I offered, a few posts ago, to relieve you of any surplus cash under your "spend by" scheme, but you haven't shown me a penny yet. Now if I design or repair any kind of machine, convention is that I have to make the first flight in it. Far be it from me to accuse a friend of cowardice, but your apparent reluctance to give away old money, eat rats, and sleep under the stars, does suggest that you haven't quite convinced yourself of the argument for repairing society.

Lol... :)  But of course you are quite right!  I actually have no money old or new at all at the mo.  I think I'm kind of good for this week, but I haven't got a clue what next week will be like.  It's quite exciting I suppose, I don't know what will happen, all I know is that something will and I'll make the best of it as it unfolds.  On the basis of a future that is uncertain, I live my life of today without constraint.  If I have money in my pocket for steak, and I want steak, I'll damn well have it.  Tomorrow being just a projection of my self awareness, not an actual reality of today.  Having said this, you are quite right about my hypocrisy, because next time I find my situation on the up, my philosophy of being directly involved in helping my 'friends', as I have done in the past, is dead and gone.  Experience tells me this is not a two way street and that I shouldn't bother.  Perhaps at long last I might just have learned the distinction between 'family members' and 'others'.  Save myself a lot of grief!

I personally think that spend by date philosophy is an entirely logical solution to the phenomenon of hoarding we observe of the human.  However, our discussion concerning the matter is illogical because it will never happen.  All spend by date does really is take the money out of the control of the banks.  They'd never allow it.  End of story!
But... Be this as it may, we should not lie to ourselves and fall into a sense of superiority when we find ourselves in a position of elevated wealth.  We must take on board the fact that we are but lucky, and those poorer than us are but less fortunate only, and are dealing with their choices as their environment and the capacity of their intelligence denotes them.  Any feelings of resentment regarding the welfare system should be placed at the feet of the very rich, not the very poor.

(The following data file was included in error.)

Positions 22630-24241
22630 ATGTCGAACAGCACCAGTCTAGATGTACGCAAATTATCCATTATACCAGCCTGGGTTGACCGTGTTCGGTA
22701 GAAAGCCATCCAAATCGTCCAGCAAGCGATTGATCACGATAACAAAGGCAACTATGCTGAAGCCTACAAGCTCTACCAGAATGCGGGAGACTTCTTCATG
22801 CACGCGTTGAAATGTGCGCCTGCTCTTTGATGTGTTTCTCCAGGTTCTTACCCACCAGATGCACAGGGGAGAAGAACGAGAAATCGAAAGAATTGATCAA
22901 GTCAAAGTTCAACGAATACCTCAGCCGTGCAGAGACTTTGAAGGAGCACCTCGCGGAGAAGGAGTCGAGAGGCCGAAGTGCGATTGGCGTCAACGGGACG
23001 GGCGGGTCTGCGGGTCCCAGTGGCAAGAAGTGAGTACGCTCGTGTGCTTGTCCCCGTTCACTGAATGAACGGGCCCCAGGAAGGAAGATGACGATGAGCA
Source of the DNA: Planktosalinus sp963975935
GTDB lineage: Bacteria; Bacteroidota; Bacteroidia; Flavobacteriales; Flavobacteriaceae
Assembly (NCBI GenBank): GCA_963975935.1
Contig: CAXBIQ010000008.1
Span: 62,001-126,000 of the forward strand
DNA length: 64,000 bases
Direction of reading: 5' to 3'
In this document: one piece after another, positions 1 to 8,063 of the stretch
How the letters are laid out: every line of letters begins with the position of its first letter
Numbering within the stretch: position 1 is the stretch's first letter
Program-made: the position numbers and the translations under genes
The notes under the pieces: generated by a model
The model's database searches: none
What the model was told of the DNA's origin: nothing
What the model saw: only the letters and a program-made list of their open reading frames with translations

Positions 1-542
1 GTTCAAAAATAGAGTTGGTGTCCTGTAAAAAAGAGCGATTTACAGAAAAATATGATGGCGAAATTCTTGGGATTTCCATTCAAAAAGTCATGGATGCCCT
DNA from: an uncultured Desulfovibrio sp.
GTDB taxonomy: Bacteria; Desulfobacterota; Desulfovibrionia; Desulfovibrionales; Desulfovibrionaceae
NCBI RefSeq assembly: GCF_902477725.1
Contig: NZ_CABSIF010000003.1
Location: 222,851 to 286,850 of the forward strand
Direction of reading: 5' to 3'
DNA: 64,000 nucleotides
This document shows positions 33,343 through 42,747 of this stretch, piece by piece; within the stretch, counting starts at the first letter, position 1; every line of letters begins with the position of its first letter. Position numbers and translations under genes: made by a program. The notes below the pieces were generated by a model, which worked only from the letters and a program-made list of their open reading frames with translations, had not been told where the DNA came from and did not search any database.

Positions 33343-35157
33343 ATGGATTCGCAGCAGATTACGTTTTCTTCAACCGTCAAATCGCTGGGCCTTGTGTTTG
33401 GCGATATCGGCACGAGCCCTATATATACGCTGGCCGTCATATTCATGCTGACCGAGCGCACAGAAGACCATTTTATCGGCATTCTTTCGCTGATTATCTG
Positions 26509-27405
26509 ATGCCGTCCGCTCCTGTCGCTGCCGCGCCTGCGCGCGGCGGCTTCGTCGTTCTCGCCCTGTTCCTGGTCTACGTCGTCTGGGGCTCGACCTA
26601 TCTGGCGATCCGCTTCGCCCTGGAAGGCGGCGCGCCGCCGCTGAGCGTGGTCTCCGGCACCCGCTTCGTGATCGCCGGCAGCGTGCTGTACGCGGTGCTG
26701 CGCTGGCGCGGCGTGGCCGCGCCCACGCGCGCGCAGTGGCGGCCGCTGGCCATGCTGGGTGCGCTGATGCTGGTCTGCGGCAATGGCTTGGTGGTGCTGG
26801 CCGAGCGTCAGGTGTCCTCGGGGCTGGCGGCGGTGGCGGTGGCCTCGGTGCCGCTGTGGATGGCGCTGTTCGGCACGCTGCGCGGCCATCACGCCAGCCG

Anyway, yor-on, we have been right round the houses here with this one... but, in a world that is inherent of people holding onto resources that they might, or might not need in the future, we will see the evidence of a huge oil company saying one thing in public and doing the exact opposite behind closed doors.  Until the human condition of hoarding is addressed, until consumerism is viewed as a medical condition of compulsion, what hope of reducing emissions and 'perhaps' stemming the onslaught of the phenomenon of global warming?
« Last Edit: 18/10/2015 14:34:43 by timey »
 

Offline Colin2B

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Re: An essay in futility, too long to read :)
« Reply #1479 on: 18/10/2015 18:57:35 »
... Until the human condition of hoarding is addressed, ....
Oh dear, does that include the stack of 'it will be really useful one day' wood blocking the end of my workshop? Not today's problem.

On a lighter note. Our children decided I was getting lazy, no more real bread, just fill up the bread maker. So for my birthday they bought me a sourdough bread making course. At the end of the day I had learnt a lot more than is on most recipe sites, but had more bread than we could eat. Thank goodness for that freezer.





 

Online timey

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Re: An essay in futility, too long to read :)
« Reply #1480 on: 18/10/2015 19:48:47 »